Long QT syndrome can be seen as an abnormality in your heartbeat that can lead to irregular heart rhythms, fainting or sudden cardiac death. Congenital Long QT syndrome runs in familie and are caused by a gene mutation that impacts how electricity is generated in the heart due to low levels of potassium and/or sodium in the body. This condition can usually be diagnosed through genetic testing or traditional testing, such as electrocardiogram (ECG). Early diagnosis and treatment can be life saving.

Brugada Syndrome
Brugada syndrome is caused by a genetic mutation that regulates sodium in the heart, making patients more likely to have abnormal heart rhythms issues. Patients who have this genetic condition may not be impacted until other medication interacts with your body. For example, antidepressant medication are unrelated illnesses can cause Brugada syndrome to flare up. If this condition is not diagnoses and maintained, it can become serious or even fatal.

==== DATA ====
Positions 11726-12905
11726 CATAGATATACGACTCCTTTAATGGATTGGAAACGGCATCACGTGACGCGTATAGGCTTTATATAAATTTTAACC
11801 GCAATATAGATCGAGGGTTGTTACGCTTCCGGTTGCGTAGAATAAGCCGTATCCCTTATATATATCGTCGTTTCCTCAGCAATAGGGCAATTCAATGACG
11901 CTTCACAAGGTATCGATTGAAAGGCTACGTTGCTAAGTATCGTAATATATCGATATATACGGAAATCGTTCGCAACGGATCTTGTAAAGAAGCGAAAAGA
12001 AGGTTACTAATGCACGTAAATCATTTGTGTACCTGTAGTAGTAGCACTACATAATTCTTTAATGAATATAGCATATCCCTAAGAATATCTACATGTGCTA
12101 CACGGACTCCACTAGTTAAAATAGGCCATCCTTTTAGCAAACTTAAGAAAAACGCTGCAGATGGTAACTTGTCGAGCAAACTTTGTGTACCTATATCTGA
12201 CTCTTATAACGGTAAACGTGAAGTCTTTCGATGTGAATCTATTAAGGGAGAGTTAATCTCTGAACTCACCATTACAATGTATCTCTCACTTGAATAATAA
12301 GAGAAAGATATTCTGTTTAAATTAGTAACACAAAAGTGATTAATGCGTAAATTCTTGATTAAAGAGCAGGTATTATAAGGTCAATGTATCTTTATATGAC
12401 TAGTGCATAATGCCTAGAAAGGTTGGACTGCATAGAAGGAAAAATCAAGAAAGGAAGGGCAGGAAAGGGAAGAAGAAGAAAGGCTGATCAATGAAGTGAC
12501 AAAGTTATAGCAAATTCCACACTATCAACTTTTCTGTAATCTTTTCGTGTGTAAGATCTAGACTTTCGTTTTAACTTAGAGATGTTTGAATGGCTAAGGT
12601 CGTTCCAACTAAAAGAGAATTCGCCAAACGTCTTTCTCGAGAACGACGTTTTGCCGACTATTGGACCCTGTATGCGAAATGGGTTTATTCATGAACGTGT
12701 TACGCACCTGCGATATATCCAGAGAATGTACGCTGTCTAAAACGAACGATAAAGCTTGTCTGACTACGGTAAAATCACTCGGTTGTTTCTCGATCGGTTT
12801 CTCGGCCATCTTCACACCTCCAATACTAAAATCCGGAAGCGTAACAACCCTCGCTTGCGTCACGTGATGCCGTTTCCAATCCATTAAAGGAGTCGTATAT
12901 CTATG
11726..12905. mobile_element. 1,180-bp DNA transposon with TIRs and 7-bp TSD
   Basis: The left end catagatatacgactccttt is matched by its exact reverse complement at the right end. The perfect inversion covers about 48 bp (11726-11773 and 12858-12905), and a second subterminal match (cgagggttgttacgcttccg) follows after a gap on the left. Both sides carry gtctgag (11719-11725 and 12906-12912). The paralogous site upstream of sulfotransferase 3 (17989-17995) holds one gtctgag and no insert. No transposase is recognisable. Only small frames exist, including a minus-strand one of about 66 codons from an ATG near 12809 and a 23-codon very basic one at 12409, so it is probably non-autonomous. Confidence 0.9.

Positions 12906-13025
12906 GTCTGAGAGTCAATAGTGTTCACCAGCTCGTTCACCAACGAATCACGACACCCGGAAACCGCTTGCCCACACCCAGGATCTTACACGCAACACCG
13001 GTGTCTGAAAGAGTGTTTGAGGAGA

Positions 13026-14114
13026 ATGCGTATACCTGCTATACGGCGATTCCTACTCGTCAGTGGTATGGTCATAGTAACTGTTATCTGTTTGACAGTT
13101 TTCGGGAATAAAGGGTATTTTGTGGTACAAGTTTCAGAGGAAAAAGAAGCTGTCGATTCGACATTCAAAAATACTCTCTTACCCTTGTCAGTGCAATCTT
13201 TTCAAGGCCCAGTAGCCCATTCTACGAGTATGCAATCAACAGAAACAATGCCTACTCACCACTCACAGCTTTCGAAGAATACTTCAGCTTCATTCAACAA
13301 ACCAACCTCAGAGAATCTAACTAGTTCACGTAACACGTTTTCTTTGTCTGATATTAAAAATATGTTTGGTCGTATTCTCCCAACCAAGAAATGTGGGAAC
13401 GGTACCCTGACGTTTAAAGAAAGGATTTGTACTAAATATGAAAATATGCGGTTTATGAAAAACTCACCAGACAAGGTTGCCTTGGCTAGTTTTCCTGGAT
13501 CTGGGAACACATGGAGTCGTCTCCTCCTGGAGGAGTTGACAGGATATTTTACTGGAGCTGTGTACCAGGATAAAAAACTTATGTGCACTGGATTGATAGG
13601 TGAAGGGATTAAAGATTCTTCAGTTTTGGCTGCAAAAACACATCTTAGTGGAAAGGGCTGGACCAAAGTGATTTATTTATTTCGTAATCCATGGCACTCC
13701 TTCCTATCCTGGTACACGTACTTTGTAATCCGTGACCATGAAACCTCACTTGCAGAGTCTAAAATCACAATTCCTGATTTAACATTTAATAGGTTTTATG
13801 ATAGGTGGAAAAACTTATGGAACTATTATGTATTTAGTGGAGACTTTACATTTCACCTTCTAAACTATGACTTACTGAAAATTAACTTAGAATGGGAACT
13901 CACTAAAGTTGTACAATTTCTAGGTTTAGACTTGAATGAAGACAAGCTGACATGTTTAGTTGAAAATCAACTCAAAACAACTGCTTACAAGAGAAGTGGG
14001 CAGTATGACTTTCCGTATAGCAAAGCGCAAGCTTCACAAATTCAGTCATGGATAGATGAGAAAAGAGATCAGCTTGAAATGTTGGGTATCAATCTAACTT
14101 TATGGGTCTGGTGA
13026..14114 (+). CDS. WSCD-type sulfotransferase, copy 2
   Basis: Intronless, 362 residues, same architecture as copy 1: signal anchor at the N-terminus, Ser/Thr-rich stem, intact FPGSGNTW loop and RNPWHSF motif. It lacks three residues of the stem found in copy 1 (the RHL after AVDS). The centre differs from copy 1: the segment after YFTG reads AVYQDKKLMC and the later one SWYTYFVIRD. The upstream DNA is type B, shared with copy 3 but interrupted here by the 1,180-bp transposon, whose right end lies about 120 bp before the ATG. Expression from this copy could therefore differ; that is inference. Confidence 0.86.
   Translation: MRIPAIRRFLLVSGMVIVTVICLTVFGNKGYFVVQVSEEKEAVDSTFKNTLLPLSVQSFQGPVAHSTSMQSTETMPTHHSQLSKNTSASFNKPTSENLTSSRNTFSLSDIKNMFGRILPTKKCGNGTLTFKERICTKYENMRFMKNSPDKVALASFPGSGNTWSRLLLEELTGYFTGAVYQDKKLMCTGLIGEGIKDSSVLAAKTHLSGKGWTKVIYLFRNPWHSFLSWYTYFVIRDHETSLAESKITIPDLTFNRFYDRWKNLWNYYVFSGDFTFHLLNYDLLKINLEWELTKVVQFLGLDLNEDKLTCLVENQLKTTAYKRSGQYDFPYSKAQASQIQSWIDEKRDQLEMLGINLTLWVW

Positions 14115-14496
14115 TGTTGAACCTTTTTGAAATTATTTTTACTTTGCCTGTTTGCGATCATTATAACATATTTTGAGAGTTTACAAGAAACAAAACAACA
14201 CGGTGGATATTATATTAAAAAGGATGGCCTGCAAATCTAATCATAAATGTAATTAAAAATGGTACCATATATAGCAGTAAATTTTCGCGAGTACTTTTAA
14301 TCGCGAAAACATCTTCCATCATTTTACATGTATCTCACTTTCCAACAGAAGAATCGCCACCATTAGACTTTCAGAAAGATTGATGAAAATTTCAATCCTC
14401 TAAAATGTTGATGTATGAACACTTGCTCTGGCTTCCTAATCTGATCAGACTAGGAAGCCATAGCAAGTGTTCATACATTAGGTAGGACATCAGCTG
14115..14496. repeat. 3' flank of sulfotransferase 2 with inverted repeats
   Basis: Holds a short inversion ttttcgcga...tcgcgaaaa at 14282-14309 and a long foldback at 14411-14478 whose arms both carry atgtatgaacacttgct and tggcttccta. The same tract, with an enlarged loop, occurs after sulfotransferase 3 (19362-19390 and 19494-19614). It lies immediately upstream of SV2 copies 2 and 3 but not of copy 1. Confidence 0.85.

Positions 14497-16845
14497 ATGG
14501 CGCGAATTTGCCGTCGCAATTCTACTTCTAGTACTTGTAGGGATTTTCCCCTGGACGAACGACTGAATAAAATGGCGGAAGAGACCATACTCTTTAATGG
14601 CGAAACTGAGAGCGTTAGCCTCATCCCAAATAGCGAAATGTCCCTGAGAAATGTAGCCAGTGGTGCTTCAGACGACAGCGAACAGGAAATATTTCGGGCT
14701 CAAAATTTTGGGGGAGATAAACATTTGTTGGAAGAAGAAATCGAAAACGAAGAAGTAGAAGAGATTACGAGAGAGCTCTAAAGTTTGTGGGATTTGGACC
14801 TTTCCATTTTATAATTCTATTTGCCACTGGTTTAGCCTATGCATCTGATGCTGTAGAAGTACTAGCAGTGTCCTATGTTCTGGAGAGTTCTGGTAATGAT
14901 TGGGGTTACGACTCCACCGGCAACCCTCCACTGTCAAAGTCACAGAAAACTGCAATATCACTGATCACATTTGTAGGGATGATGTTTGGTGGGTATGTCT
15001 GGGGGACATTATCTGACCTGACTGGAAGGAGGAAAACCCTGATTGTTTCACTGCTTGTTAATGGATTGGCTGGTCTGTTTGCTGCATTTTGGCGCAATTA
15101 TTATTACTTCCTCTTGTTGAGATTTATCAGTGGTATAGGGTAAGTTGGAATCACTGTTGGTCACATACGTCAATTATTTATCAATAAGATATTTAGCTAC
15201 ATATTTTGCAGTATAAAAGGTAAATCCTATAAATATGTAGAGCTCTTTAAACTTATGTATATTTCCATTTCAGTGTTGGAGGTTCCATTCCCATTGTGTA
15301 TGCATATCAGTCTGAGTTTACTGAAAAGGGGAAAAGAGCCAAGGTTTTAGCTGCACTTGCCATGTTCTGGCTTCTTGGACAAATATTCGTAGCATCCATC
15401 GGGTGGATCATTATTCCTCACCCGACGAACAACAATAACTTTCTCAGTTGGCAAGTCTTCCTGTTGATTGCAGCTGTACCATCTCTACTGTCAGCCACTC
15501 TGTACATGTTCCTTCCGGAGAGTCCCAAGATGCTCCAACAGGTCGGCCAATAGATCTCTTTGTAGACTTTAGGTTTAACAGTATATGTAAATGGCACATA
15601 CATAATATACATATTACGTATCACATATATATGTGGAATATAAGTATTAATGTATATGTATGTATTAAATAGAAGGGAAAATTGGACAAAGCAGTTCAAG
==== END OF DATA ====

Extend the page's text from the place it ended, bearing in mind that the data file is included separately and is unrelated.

Catecholaminergic Polymorphic Ventricular Tachycardia (CPVT)
With catecholaminergic polymorphic ventricular tachycardia (CPVT), a fast, irregular heartbeat, also know as ventricular tachycardia, can be triggered by heart’s response to stress or exercise. During CPVT, you can suddenly feel dizzy or light-headed, but you can also experience more severe episodes that can range from syncope to heart attack. Because CPVT is caused by a gene mutation, it is important to use genetic testing to identify if this potentially deadly condition runs in your family.

Congenital heart defects are present at birth. Adults born with congenital heart defects may require lifelong cardiovascular management of their defect — even if the defect was repaired surgically during childhood. Some congenital heart defects are caused by gene mutations and, therefore, may present a risk to other relatives including children. Genetic testing is available for some congenital heart defects. Working with our team, we can diagnose, prevent or treat these conditions.

Learn more about congenital heart disease.

A family history of sudden death raises suspicion for an inherited form of cardiovascular disease. We work closely with families and review their medical records in order to understand potential causes of sudden death. Our team can provide a risk assessment and walk you through genetic testing options. We can also work with the local medical examiners to determine if postmortem genetic testing is possible.